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Italy; the Papacy; the (Greek) Byzantine Empire; Spain; Frank Kingdoms; Feudalism; Britain and England.

Medieval history. From end of western empire to the discovery of America (a.d. 476-1492). From Partition of Western Roman Empire to Treaty of Verdun (a.d. 476-843).
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The thousand years of history included in the mediaeval period present us with much interesting matter. The first half of the period has been known as the "Dark Ages," but this is somewhat of a misnomer. The occupation of the western part of the Roman Empire by the new nationalities was to a large extent, as has been seen, a friendly occupation in which the conquerors, if such they must be called, adopted much of the culture, institutions, and language, as well as the religion, which they found existing in their new homes. A fresh state of society and civilisation arises in the mingling of old and new elements, and the development of the German world begins in central Europe. The Christian hierarchy, possessed as they were of the Latin tongue, in its literary form, and acquiring great social and political influence through men's belief in and submission to their spiritual claims, made that classical language the medium of communication between diplomatists, statesmen, and men of learning in most European countries through all these middle ages, while the Greek language and literature survived in the Eastern Empire. Thus the light of learning was never wholly extinguished. The rise of Mohammedanism, feudalism, monastic institutions, modern towns and municipal government; the growth of commerce; the beginnings of great native literatures in the chief European countries; the development of the political freedom which was to culminate in the establishment of modern republics and constitutional monarchies, - these lead us on to the new world of geography and of mental and social life, due to the mariner's compass, the invention of printing, the great revival of classical learning, the rise of a middle class, the decay of blind faith and superstition, and the commencement of the reign of reason and free thought.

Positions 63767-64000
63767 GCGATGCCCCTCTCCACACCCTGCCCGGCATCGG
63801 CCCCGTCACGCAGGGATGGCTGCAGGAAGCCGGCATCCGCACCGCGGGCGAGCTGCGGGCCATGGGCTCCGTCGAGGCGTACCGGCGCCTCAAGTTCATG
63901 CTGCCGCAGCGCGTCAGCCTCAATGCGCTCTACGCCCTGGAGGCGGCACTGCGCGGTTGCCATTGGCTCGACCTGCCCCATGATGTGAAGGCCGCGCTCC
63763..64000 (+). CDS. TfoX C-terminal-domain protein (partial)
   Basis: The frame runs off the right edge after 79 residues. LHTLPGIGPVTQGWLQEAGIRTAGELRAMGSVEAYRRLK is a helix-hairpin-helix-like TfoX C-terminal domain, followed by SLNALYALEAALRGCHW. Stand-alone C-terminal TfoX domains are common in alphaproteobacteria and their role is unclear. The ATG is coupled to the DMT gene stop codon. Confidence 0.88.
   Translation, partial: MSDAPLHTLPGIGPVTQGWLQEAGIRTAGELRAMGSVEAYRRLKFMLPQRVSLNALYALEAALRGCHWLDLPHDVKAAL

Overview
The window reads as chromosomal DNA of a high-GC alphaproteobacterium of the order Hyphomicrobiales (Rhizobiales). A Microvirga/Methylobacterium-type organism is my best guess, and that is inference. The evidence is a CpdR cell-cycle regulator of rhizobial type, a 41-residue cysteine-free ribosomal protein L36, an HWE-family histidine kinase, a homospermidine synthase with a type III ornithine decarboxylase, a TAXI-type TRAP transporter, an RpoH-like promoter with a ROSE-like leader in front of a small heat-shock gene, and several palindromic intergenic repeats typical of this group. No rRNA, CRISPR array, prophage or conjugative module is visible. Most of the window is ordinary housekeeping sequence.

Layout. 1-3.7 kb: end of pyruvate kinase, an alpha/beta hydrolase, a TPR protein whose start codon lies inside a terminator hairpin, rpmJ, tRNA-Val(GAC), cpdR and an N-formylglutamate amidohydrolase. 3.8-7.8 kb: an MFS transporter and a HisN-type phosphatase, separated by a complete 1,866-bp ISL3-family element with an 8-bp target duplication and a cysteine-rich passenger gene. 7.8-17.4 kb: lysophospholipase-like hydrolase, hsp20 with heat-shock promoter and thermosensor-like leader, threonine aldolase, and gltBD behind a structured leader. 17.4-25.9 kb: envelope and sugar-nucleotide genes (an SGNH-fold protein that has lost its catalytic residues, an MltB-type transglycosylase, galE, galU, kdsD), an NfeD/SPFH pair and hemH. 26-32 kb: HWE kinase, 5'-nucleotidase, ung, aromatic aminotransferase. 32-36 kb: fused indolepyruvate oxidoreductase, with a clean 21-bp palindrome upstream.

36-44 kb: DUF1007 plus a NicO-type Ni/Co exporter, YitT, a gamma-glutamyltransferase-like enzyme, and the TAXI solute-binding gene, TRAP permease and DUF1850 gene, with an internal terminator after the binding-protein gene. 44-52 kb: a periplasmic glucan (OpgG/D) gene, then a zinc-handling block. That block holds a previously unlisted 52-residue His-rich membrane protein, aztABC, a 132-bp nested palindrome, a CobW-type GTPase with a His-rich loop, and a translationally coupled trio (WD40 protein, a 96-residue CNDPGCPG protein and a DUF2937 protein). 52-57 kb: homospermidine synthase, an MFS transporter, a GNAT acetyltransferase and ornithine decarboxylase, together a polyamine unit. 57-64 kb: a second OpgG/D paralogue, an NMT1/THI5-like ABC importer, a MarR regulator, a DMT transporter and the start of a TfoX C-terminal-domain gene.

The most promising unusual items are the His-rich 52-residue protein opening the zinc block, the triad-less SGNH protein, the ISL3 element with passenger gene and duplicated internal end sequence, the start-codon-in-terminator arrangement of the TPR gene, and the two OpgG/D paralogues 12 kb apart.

We left Odovaker (Odoacer) ruling in Italy in 476. A remarkable man now came to the front in the Ostrogothic prince Theoderic, well trained in his youth for ten years at Constantinople. He became in 474, at 20 years of age, king of the Ostrogoths, whom he settled in the region which is now southern Austria. In 488 Zeno, the Eastern (Greek or Byzantine) emperor, commissioned Theoderic to deprive Odovaker of Italy, and to rule his own Ostrogoths there as representative or lieutenant of the Byzantine power. The task was welcomed as suiting the ambition of one who desired to be head of a compact and civilised state, and Theoderic led his people, with all their cattle and property, across the Julian Alps. In September, 489, the battle of Verona, with great loss to the invaders, was won over Odovaker, and by the close of 491 Theoderic was master of the whole of Italy. The Ostrogothic kingdom, fairly founded by 493, was well ruled for 33 years by the sovereign who earned the title of "the Great." He showed rare tolerance in protecting the Jews against Christian bigotry, and rare taste in his earnest endeavours to preserve works of ancient art in buildings and statues. Theoderic's three capitals, Rome, Ravenna, and Verona, and many smaller cities, were adorned with churches, theatres, palaces, and public baths constructed at the king's order with lavish expenditure. In the literature which he encouraged, Theoderic's reign was distinguished by the learning of his secretary-of-state Cassiodorus, and of the philosopher Boethius, author and statesman, the greatest name in literature for 100 years, the last Roman of any note who understood the language and studied the literature of Greece. He was specially acquainted with Greek philosophy, and his translations and commentaries were the medium through which the writings of Aristotle on logic became first known to the western world. During his imprisonment on a charge of treason, for which he suffered death about 524, Boethius wrote in pure style his famous work De Consolatione Philosophic ("On the Comfort of Philosophy"), in alternate prose and verse, marked by exalted thought, and showing a real belief in prayer and Providence, without any mention of Christianity. Theoderic was a fine instance of a benevolent despot. Agriculture, commerce, and mining were encouraged; roads were repaired, marshes were drained, the coinage was restored, and justice was well administered. His three last years of reign and life were darkened by tyrannical deeds, which throw a shade over an otherwise great and beneficent career. In foreign affairs, a part of southern Gaul was annexed. The Ostrogothic realm was of brief duration. In 540 the second king, Vitiges or Witigis, was carried prisoner to Constantinople by Belisarius, the famous general of Justinian, Emperor of the East, and in 555, after a reconquest of most of Italy by the Ostrogoths, Narses, the successor of Belisarius, made an end of the kingdom, the country being ruled for a time by an Exarch of Ravenna, under the emperor at Constantinople. The Goths in Italy were Arians, and on this account, as well as from race-hatred, had never become united in feeling with the provincial population, and it is also probable that the race hardily reared on the Danubian territory had degenerated in the climate of Italy and in a life of unwonted luxury. The peninsula was soon to be overrun by a fierce body of northern barbarians. The Lombards (Longobardi or Langobardi), described by their enemies as more cruel than any other of the northern tribes, originally settled on the Lower Elbe, were in the middle of the 5th century, by conquest of the Gepidae, masters of Pannonia (south-western Austria and Hungary), and thus close to the gates of Italy. In 568 their chief Alboin led them onwards, and they were soon in possession of all the northern country since called Lombardy. They also founded duchies which gave them a hold on central and southern Italy. Arians in religion, they hated all Catholic (orthodox) persons and places, and destroyed farms and monasteries, fortresses and churches.